FORMER Cabinet minister and Member of Parliament, Colin Campbell has defended his appointment as managing director of State-run bus firm, the Jamaica Urban Transit Company (JUTC), insisting that he applied like all interested persons and deserves a chance to show what he is made from.
Campbell, a trained journalist and public relations specialist, was appointed managing director of the JUTC on August 12 on a three-year contract, a move which drew harsh criticism from the Jamaica Labour Party and that organisation's affiliate, Generation 2000 (G2K).
Campbell, who served as MP for Eastern St Andrew when the ruling People's National Party won the general elections of 1993 and 1997, also served as Minister of State for Transport and Works, with specific responsibility for the JUTC between 1993 and 1997.
The straight-talking former treasurer and life member of the Press Association of Jamaica, also has stints as Minister of Information and Development and Press Secretary to former Prime Minister Michael Manley, and General Secretary of the PNP, on his resume.
"Opinions are not my problem. Everybody has opinions and all I can do is be respectful of their opinions," Campbell told Sunday Observer journalists in attendance at the Observer Press Club, held at the newspaper's Beechwood Avenue offices last Wednesday.
"The person that runs the JUTC does not necessarily, in my own view, needs to be himself a transport expert, because there are many positions that we have there in terms of the transport part.
"What you need is somebody who can lead the organisation effectively to achieve a number of objectives, some of which are transport objectives, some are financial objectives, some are service objectives and I think I can only say that when any objective method is used from this point onwards, everybody will be able to see that JUTC is a company that is improving, not only in terms of our own management, but in terms of service delivery and the JUTC will become a preferred place to work, because it is an exciting place to work, it offers a career opportunity and those things will happen because of the management of the JUTC," Campbell said.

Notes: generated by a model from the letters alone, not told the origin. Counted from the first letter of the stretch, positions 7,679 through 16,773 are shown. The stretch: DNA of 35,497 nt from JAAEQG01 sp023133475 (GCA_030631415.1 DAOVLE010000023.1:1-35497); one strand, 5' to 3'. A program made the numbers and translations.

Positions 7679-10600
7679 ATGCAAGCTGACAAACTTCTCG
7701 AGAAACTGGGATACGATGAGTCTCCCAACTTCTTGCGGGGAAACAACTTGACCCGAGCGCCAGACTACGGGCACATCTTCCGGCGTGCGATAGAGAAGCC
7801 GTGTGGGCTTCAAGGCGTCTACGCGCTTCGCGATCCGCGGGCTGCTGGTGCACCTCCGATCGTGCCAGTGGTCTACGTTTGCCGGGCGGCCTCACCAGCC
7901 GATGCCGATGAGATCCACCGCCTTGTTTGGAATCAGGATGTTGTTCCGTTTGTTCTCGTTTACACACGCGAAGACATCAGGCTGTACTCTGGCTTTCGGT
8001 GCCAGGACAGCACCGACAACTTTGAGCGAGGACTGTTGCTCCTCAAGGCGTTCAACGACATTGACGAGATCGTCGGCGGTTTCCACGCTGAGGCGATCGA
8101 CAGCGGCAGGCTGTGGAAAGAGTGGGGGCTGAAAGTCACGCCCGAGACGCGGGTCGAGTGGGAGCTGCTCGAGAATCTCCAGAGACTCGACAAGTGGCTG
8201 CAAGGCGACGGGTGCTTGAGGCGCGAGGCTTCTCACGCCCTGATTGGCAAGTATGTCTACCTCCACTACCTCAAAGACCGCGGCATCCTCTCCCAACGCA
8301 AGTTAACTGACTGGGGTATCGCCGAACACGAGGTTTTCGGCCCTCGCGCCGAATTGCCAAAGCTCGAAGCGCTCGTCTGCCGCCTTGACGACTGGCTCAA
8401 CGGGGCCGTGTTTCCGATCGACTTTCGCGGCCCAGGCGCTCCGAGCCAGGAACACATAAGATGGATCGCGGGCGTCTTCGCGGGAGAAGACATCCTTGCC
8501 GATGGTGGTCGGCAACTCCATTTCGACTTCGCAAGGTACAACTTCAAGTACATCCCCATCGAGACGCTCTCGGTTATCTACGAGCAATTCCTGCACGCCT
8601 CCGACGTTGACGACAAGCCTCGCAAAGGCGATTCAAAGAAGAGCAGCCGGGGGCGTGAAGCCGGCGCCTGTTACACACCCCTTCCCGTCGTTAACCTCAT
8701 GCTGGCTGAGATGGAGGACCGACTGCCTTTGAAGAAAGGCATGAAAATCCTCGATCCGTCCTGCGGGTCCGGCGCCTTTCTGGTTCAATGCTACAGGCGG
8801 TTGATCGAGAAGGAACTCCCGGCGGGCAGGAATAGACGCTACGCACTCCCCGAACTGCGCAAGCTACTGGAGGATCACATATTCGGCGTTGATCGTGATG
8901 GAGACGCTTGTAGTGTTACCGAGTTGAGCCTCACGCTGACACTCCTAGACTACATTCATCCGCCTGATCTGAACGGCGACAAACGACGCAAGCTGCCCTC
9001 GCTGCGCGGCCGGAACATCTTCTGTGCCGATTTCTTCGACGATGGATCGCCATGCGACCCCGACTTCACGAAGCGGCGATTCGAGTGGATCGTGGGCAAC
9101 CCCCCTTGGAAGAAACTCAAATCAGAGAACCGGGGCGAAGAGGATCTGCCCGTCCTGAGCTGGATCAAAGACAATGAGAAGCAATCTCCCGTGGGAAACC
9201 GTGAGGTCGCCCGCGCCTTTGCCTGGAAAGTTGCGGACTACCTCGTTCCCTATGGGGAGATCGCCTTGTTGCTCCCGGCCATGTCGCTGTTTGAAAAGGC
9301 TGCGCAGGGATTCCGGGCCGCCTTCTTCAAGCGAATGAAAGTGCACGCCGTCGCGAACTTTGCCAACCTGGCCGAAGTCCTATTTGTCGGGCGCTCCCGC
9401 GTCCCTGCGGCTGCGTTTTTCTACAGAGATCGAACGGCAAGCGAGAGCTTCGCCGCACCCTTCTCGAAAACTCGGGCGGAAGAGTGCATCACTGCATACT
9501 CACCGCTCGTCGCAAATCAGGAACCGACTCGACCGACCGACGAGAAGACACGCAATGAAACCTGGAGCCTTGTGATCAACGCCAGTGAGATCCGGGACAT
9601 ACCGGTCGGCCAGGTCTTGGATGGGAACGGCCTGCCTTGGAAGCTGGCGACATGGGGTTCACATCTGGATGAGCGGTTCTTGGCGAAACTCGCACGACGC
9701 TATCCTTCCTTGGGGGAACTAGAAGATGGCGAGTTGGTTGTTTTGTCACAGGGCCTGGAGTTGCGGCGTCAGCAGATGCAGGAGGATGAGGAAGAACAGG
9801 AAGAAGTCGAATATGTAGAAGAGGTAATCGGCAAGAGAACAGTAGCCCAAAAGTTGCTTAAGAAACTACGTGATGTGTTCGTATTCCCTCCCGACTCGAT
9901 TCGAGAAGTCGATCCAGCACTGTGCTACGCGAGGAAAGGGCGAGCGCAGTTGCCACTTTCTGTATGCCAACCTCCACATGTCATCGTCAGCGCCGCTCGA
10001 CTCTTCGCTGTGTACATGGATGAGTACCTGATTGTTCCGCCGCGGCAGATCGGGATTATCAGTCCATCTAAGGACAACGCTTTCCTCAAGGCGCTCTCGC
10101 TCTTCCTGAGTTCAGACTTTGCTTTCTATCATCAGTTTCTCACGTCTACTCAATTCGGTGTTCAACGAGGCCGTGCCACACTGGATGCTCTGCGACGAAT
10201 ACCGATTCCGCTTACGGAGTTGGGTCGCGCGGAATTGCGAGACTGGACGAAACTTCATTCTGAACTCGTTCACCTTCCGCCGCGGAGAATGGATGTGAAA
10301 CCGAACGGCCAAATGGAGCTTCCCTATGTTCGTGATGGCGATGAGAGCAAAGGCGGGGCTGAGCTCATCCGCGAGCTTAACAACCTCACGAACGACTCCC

Admitting that he, like 37 other persons, applied for the job, Campbell dismissed talk that he was called in by the government that he supports and simply handed the job.
"In terms of the process (of selection) the Board can speak to that, but I responded to an invitation like any other applicant and a result came, so I can only proceed with what I have been appointed to do.
"I applied for the job. I did. As you may know I was associated with transport some years ago. I had always maintained my interest and my sentiment to the transport sector and indeed considered it a few years ago, but perhaps the time wasn't right. I decided that perhaps now is the time to see if I could do it," he said, adding that time will prove how effective he becomes.
"In this particular case, the proof of the pudding is definitely in the eating," Campbell stated.
G2K, through its President, Floyd Green described Campbell's appointment, among other things, as "a barefaced and disgraceful blow to transparency and basic principled integrity.
"For months, we at G2K have been insisting that there be a greater level of transparency in appointments of this nature. Our calls have gone unanswered and instead we are faced with another appointment that reeks of patronage, cronyism and outright Anancyism," Green said in a statement to the media.
However, JUTC Chairman, Rev Garnett Roper, also defended Campbell's appointment, saying that his experience as a former state minister for transport, tipped the scale in his favour.
The JUTC had said that it had shortlisted five of the 38 people who had applied for the job and Campbell received the highest score in the final round of interviews.
Rev Roper told the media shortly after the appointment, that should Campbell fail to meet certain targets and achieve stated objectives, his job could be placed on the chopping block.